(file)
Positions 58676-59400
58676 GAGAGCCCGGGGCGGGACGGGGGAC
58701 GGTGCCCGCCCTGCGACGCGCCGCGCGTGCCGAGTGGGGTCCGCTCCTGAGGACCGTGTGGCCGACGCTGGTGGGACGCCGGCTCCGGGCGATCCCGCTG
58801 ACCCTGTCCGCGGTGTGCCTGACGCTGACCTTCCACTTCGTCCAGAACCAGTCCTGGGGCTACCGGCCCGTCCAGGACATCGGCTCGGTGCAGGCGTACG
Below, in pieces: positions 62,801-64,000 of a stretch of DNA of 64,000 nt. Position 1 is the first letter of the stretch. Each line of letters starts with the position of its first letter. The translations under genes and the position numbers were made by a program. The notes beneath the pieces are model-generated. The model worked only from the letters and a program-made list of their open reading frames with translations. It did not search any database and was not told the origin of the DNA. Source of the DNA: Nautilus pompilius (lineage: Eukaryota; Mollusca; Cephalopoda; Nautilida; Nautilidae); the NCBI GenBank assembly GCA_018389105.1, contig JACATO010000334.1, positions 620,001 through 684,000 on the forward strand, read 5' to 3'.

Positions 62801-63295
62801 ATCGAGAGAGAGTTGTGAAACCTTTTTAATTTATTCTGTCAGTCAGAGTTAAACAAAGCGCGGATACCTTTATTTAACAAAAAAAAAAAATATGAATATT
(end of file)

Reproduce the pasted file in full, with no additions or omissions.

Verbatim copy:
Positions 58676-59400
58676 GAGAGCCCGGGGCGGGACGGGGGAC
58701 GGTGCCCGCCCTGCGACGCGCCGCGCGTGCCGAGTGGGGTCCGCTCCTGAGGACCGTGTGGCCGACGCTGGTGGGACGCCGGCTCCGGGCGATCCCGCTG
58801 ACCCTGTCCGCGGTGTGCCTGACGCTGACCTTCCACTTCGTCCAGAACCAGTCCTGGGGCTACCGGCCCGTCCAGGACATCGGCTCGGTGCAGGCGTACG
Below, in pieces: positions 62,801-64,000 of a stretch of DNA of 64,000 nt. Position 1 is the first letter of the stretch. Each line of letters starts with the position of its first letter. The translations under genes and the position numbers were made by a program. The notes beneath the pieces are model-generated. The model worked only from the letters and a program-made list of their open reading frames with translations. It did not search any database and was not told the origin of the DNA. Source of the DNA: Nautilus pompilius (lineage: Eukaryota; Mollusca; Cephalopoda; Nautilida; Nautilidae); the NCBI GenBank assembly GCA_018389105.1, contig JACATO010000334.1, positions 620,001 through 684,000 on the forward strand, read 5' to 3'.

Positions 62801-63295
62801 ATCGAGAGAGAGTTGTGAAACCTTTTTAATTTATTCTGTCAGTCAGAGTTAAACAAAGCGCGGATACCTTTATTTAACAAAAAAAAAAAATATGAATATT